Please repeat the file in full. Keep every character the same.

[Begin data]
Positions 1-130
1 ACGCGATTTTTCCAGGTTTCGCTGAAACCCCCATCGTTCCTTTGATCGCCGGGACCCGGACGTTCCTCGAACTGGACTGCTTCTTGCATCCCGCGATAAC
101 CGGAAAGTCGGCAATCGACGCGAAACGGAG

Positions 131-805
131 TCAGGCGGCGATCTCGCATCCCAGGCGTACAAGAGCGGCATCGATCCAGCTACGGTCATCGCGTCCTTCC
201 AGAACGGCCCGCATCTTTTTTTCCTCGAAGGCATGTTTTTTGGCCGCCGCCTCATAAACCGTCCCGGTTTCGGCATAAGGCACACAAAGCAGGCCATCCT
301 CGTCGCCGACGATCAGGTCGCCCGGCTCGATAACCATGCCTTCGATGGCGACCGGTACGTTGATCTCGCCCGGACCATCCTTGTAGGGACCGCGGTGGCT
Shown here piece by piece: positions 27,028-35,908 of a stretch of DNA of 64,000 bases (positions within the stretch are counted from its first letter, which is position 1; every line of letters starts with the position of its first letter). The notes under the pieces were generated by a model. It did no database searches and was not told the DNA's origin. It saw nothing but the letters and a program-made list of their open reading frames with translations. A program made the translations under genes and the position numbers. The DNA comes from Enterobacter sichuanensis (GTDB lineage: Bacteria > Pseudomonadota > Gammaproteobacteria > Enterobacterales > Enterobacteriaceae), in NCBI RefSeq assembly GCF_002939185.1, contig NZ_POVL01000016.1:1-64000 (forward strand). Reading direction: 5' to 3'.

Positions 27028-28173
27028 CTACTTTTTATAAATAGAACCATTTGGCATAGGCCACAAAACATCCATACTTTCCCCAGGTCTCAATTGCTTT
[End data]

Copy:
Positions 1-130
1 ACGCGATTTTTCCAGGTTTCGCTGAAACCCCCATCGTTCCTTTGATCGCCGGGACCCGGACGTTCCTCGAACTGGACTGCTTCTTGCATCCCGCGATAAC
101 CGGAAAGTCGGCAATCGACGCGAAACGGAG

Positions 131-805
131 TCAGGCGGCGATCTCGCATCCCAGGCGTACAAGAGCGGCATCGATCCAGCTACGGTCATCGCGTCCTTCC
201 AGAACGGCCCGCATCTTTTTTTCCTCGAAGGCATGTTTTTTGGCCGCCGCCTCATAAACCGTCCCGGTTTCGGCATAAGGCACACAAAGCAGGCCATCCT
301 CGTCGCCGACGATCAGGTCGCCCGGCTCGATAACCATGCCTTCGATGGCGACCGGTACGTTGATCTCGCCCGGACCATCCTTGTAGGGACCGCGGTGGCT
Shown here piece by piece: positions 27,028-35,908 of a stretch of DNA of 64,000 bases (positions within the stretch are counted from its first letter, which is position 1; every line of letters starts with the position of its first letter). The notes under the pieces were generated by a model. It did no database searches and was not told the DNA's origin. It saw nothing but the letters and a program-made list of their open reading frames with translations. A program made the translations under genes and the position numbers. The DNA comes from Enterobacter sichuanensis (GTDB lineage: Bacteria > Pseudomonadota > Gammaproteobacteria > Enterobacterales > Enterobacteriaceae), in NCBI RefSeq assembly GCF_002939185.1, contig NZ_POVL01000016.1:1-64000 (forward strand). Reading direction: 5' to 3'.

Positions 27028-28173
27028 CTACTTTTTATAAATAGAACCATTTGGCATAGGCCACAAAACATCCATACTTTCCCCAGGTCTCAATTGCTTT